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Isolated pulmonary artery (PA) stenosis in vasculitis is rare and a challenge to diagnose and treat. It carries high mortality due to risk of right heart failure and death.
A 21-year-old woman presented with 2 weeks of progressive shortness of breath. The physical exam was notable for II/VI systolic ejection murmur with split S2 and low blood pressure. Laboratory tests were notable for C reactive protein of 127mg/L. Transthoracic echocardiogram revealed moderate pericardial effusion (Figure 1A). Right heart catheterization was notable for mean PA systolic pressure distal to the stenosis of 17 mmHg and RV systolic pressure of 64 mmHg; RV angiography showed bilateral PA stenosis (Figure 1B). Pericardiocenthesis was non-diagnostic.18F FDG PET/CT showed isolated PA stenosis (Figure 1C).
The patient was referred for surgery. Visualized intraoperatively was severe thickening and obstruction of distal main, right, and left main PA with severe RV dilatation and dysfunction. Patient underwent proximal main PA to distal right main PA conduit. Histology revealed giant cells and the diagnosis of Takayasu vasculitis was made (Figure 1D). Patient was treated with anticoagulation, steroids and subsequently tocilizumab.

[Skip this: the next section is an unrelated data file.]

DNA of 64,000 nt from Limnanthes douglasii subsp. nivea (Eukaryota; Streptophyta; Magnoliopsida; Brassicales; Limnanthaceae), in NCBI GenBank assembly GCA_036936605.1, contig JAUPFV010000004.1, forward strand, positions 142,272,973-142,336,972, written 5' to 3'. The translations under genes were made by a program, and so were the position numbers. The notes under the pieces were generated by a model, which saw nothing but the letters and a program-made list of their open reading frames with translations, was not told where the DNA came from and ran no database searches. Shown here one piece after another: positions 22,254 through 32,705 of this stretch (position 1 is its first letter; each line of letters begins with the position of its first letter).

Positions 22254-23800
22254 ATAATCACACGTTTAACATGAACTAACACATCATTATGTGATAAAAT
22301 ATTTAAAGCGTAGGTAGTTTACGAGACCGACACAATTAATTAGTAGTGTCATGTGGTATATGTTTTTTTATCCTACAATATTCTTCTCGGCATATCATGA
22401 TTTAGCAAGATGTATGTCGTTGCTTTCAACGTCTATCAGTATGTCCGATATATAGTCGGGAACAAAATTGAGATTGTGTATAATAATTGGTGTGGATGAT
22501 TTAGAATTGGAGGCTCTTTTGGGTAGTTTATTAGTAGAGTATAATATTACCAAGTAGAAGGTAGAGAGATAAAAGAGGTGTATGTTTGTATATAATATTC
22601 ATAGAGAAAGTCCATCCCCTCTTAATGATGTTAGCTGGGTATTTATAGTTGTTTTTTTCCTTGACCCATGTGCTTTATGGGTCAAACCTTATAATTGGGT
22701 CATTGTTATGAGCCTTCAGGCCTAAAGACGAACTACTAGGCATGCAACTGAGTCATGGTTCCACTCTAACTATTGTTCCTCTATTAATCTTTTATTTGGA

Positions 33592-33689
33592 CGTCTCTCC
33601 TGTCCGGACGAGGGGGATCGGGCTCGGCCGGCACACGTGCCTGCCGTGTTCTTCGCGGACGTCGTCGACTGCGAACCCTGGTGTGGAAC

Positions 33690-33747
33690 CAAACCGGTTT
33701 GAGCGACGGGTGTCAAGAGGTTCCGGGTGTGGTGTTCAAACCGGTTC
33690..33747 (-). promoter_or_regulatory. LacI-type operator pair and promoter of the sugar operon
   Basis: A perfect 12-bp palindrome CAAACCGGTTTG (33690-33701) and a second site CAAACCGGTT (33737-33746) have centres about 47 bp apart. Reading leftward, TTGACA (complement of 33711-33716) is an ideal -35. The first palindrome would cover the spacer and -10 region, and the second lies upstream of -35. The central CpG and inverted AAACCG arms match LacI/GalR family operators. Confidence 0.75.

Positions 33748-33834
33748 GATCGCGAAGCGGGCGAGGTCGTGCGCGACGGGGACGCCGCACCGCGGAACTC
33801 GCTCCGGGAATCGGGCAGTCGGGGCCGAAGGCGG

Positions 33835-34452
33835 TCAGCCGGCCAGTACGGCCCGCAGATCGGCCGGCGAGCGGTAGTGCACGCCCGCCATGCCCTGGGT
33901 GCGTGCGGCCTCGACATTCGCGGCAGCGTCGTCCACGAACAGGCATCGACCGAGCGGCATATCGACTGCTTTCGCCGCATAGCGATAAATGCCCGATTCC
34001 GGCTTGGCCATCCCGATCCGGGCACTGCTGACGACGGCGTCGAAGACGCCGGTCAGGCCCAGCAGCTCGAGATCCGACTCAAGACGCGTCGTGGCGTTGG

This case highlights a rare presentation of Takayasu vasculitis involving main pulmonary artery. It emphasizes successful use of PET imaging for diagnosis and surgical approach for symptom relief and treatment.
Sunday, March 17, 2019, 2:00 p.m.-2:20 p.m.
Session Title: FIT Forum: Stump the Professor
Abstract Category: Vascular Medicine
Presentation Number: 905-07
- 2019 American College of Cardiology Foundation